“You’ll know that saving even one person from the suffering you endured will be worth the potential disbelief, and even ridicule, that may come your way through the telling of your story. You’ll know that you no longer need anyone else to validate your illnesses, or any of your experiences, for that matter. Because, ultimately, your health ordeal has taught you to stand in your own truth with confidence – no matter what others believe, no matter how they might judge you.”

“We also need to change our response to people living with mystery illnesses our medical establishment does not yet acknowledge or understand how to treat, hopefully with more open-mindedness, curiosity, and compassion instead of judgment and dismissive skepticism. Think about this: didn’t most newly discovered illnesses, at one time, begin with a general lack of understanding and acceptance within the medical world? To act as though today’s medical knowledge base is static and impervious to change via new discoveries is misguided and harmful. But every time people – especially doctors – dismiss patients with a condescending disbelief in their illness, clinging tightly to old paradigms, they are effectively halting further scientific understanding for themselves, and potentially the rest of the world as well. They are also denying vital support, empathy, and care to people who suffer.”

Every word in FLUOROQUINOLONE POISONING: A TALE FROM THE TWILIGHT ZONE touches my soul.  It’s a profound and beautifully-written story, and I encourage you all to read it in its entirety (it’s 4 pages long, be sure to scroll through each page) and to share it with loved ones.  Thank you, Kristin, for speaking out so eloquently.

 

Taking Career Opportunities

People who read and follow Floxie Hope are often surprised to hear that I have a day job.  Yes, I spend a lot of time on Fluoroquinolone Toxicity advocacy.  No, it does not pay the bills.  So, I have one of those job things.

Today, May 27, 2015, is my last day at the job I’ve had since March 1, 2011.  I’m moving on to a similar organization (I’m leaving the names of both my current and future employer out of this… just ‘cause) where I’ll be doing the same line of work, but the new job will give me more responsibility, opportunities, and money.  It’s a step up in my career and I’m excited for the future.

All change is bitter-sweet though….. and a little scary.

I got floxed in December, 2011 and there was a time when I thought that I wouldn’t be able to do my current job, much less move on to a job that required more of me – more work, more intellect, more problem-solving, more travel, more energy, etc.  My reading comprehension, concentration, memory and ability to relate to others were horrible after I got floxed.  I didn’t feel capable of doing my job for months after the flox-bomb went off in me.  Things that I did with ease before I got floxed suddenly became difficult.  I had trouble doing the most basic tasks.  I was scared that I no longer had the mental capacity to do the tasks that were required for the job, and that I was going to get fired.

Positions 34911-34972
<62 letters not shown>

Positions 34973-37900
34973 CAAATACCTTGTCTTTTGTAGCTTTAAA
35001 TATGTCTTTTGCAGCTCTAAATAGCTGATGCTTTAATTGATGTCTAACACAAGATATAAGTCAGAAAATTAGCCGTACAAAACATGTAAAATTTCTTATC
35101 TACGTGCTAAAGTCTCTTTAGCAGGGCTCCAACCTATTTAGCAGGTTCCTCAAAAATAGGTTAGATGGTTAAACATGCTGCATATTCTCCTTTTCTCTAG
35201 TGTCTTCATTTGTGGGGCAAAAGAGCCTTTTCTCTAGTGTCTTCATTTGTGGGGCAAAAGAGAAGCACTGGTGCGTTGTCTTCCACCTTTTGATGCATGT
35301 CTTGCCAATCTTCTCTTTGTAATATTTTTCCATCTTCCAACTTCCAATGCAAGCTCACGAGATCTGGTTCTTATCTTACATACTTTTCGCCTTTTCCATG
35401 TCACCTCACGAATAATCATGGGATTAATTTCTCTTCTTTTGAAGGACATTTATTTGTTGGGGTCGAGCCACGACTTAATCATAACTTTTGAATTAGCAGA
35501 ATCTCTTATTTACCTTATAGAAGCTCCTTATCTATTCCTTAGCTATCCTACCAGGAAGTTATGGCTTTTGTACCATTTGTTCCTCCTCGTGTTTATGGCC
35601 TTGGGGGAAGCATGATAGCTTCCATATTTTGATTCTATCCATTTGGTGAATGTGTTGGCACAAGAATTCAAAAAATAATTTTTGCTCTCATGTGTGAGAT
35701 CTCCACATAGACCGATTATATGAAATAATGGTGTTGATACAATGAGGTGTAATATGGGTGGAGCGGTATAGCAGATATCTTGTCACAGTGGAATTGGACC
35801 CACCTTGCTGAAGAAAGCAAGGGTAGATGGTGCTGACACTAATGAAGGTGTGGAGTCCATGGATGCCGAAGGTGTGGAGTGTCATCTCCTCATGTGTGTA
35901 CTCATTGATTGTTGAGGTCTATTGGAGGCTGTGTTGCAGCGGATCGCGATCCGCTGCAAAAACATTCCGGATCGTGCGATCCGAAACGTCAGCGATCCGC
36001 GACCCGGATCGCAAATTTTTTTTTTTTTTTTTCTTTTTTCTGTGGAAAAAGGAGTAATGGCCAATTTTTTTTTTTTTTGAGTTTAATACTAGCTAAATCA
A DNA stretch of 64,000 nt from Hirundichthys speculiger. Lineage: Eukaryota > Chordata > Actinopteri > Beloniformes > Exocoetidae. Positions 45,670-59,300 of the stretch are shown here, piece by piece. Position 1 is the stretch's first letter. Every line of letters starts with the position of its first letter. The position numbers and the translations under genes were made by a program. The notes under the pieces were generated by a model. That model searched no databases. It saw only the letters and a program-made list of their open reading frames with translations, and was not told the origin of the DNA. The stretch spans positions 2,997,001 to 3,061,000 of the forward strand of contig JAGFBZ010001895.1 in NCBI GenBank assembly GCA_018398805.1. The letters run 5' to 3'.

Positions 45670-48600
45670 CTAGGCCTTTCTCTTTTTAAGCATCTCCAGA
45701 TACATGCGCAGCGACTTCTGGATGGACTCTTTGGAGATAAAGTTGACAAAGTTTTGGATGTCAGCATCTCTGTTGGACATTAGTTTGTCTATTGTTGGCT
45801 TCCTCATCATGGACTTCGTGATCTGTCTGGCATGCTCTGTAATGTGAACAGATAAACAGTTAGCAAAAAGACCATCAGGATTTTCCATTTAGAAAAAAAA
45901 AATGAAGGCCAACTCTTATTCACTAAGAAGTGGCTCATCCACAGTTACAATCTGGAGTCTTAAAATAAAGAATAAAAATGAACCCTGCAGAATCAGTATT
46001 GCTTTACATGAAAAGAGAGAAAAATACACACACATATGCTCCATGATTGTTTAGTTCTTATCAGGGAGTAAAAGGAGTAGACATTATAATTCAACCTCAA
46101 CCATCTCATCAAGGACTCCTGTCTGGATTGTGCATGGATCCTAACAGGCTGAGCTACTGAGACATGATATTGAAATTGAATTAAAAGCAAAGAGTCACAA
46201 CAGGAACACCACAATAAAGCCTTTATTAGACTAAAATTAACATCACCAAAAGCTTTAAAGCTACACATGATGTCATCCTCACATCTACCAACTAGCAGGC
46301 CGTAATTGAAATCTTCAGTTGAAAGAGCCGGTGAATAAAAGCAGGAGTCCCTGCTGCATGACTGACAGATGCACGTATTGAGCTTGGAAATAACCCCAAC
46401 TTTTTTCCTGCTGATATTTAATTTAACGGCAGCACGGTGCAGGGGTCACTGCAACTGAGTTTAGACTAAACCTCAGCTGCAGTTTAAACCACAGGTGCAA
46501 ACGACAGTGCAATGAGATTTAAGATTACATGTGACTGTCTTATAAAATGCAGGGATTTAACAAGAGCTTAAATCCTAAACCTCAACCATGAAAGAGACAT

My fears were largely unfounded, because my employer was incredibly patient with me.  My boss and co-workers saw me go from being strong and athletic to barely being able to walk a block, and they were concerned.  They let me take time off of work to go to appointments as necessary.  They saw that my mobility was hindered and did thoughtful things for me – like getting my print-outs from the copier and bringing them to me.  They believed me, and told their loved ones to stay away from the drugs that hurt me.  I am forever grateful to them for their support, sympathy and kindness.  They are wonderful people and it’s a good organization.

Around one year post-flox I had an annual performance review with my boss.  I thanked him profusely for putting up with my loss of mental capacity.  He seemed perplexed by my assertion that my brain had been fried for the last year.  As far as he was concerned, I was doing fine.  I’m glad that my memory loss and other cognitive deficits weren’t as apparent to him as they were to me.  (Floxie friends – know that you may perceive your cognitive issues to be worse than others see them.  I know what it’s like to feel stupid, but you’re not stupid, and other people will be more forgiving of any mental lapses that you have than you will be toward yourself – so try to be kind to yourself.)

I will always feel grateful for my employer for standing by me while I was sick.  They may not see it as a big burden, but I see it as a great blessing that I am thankful for.

It is time for me to move on from a very good organization though.  I have opportunities to pursue, and I’m hopeful that my new employer will be as good to me as my last employer.

There was a long period of time – years – when I truly didn’t think that I would be capable of furthering my career and taking a job that required more of me.  I was grateful for my position, but I was trying my hardest not to lose what I had, and moving onward and upward weren’t possibilities that I could even consider.  Now those possibilities are a reality, and I have the capacity to take new opportunities.  It’s nice, and I’m thankful for the support in my past that has allowed me to get to these opportunities to better my future.